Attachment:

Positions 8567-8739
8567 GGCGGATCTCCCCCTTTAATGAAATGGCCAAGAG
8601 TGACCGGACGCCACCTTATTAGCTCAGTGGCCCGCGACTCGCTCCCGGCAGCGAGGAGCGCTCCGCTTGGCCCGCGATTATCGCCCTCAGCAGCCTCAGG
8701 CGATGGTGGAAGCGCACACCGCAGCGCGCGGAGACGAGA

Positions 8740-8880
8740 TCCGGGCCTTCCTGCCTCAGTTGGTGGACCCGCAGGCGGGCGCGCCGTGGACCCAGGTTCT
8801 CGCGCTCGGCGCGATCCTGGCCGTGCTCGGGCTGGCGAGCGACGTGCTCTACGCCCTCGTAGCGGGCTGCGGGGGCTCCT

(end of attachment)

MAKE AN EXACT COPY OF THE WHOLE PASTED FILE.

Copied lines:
Positions 8567-8739
8567 GGCGGATCTCCCCCTTTAATGAAATGGCCAAGAG
8601 TGACCGGACGCCACCTTATTAGCTCAGTGGCCCGCGACTCGCTCCCGGCAGCGAGGAGCGCTCCGCTTGGCCCGCGATTATCGCCCTCAGCAGCCTCAGG
8701 CGATGGTGGAAGCGCACACCGCAGCGCGCGGAGACGAGA

Positions 8740-8880
8740 TCCGGGCCTTCCTGCCTCAGTTGGTGGACCCGCAGGCGGGCGCGCCGTGGACCCAGGTTCT
8801 CGCGCTCGGCGCGATCCTGGCCGTGCTCGGGCTGGCGAGCGACGTGCTCTACGCCCTCGTAGCGGGCTGCGGGGGCTCCT